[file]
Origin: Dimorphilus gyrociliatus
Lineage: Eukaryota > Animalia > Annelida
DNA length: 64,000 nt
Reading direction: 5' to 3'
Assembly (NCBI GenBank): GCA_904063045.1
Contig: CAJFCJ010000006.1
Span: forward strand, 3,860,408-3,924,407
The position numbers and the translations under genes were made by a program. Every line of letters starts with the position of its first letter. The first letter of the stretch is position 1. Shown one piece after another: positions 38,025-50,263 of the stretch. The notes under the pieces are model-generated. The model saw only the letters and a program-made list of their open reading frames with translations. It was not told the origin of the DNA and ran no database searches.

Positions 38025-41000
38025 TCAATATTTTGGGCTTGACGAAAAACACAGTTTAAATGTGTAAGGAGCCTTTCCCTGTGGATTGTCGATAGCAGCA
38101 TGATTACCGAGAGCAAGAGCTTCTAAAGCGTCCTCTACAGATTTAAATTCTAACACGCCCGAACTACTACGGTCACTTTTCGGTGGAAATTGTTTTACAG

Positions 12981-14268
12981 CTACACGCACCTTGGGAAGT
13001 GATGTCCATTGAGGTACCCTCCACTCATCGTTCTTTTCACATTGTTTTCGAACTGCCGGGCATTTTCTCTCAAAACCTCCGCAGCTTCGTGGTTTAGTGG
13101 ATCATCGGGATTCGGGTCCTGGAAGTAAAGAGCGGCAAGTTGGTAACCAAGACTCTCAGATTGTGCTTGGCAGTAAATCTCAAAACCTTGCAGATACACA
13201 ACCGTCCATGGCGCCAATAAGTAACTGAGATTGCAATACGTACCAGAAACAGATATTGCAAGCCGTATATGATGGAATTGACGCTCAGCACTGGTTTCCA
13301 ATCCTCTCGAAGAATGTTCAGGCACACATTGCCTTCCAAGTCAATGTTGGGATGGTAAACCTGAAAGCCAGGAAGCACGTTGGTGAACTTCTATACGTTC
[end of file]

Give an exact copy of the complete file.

Origin: Dimorphilus gyrociliatus
Lineage: Eukaryota > Animalia > Annelida
DNA length: 64,000 nt
Reading direction: 5' to 3'
Assembly (NCBI GenBank): GCA_904063045.1
Contig: CAJFCJ010000006.1
Span: forward strand, 3,860,408-3,924,407
The position numbers and the translations under genes were made by a program. Every line of letters starts with the position of its first letter. The first letter of the stretch is position 1. Shown one piece after another: positions 38,025-50,263 of the stretch. The notes under the pieces are model-generated. The model saw only the letters and a program-made list of their open reading frames with translations. It was not told the origin of the DNA and ran no database searches.

Positions 38025-41000
38025 TCAATATTTTGGGCTTGACGAAAAACACAGTTTAAATGTGTAAGGAGCCTTTCCCTGTGGATTGTCGATAGCAGCA
38101 TGATTACCGAGAGCAAGAGCTTCTAAAGCGTCCTCTACAGATTTAAATTCTAACACGCCCGAACTACTACGGTCACTTTTCGGTGGAAATTGTTTTACAG

Positions 12981-14268
12981 CTACACGCACCTTGGGAAGT
13001 GATGTCCATTGAGGTACCCTCCACTCATCGTTCTTTTCACATTGTTTTCGAACTGCCGGGCATTTTCTCTCAAAACCTCCGCAGCTTCGTGGTTTAGTGG
13101 ATCATCGGGATTCGGGTCCTGGAAGTAAAGAGCGGCAAGTTGGTAACCAAGACTCTCAGATTGTGCTTGGCAGTAAATCTCAAAACCTTGCAGATACACA
13201 ACCGTCCATGGCGCCAATAAGTAACTGAGATTGCAATACGTACCAGAAACAGATATTGCAAGCCGTATATGATGGAATTGACGCTCAGCACTGGTTTCCA
13301 ATCCTCTCGAAGAATGTTCAGGCACACATTGCCTTCCAAGTCAATGTTGGGATGGTAAACCTGAAAGCCAGGAAGCACGTTGGTGAACTTCTATACGTTC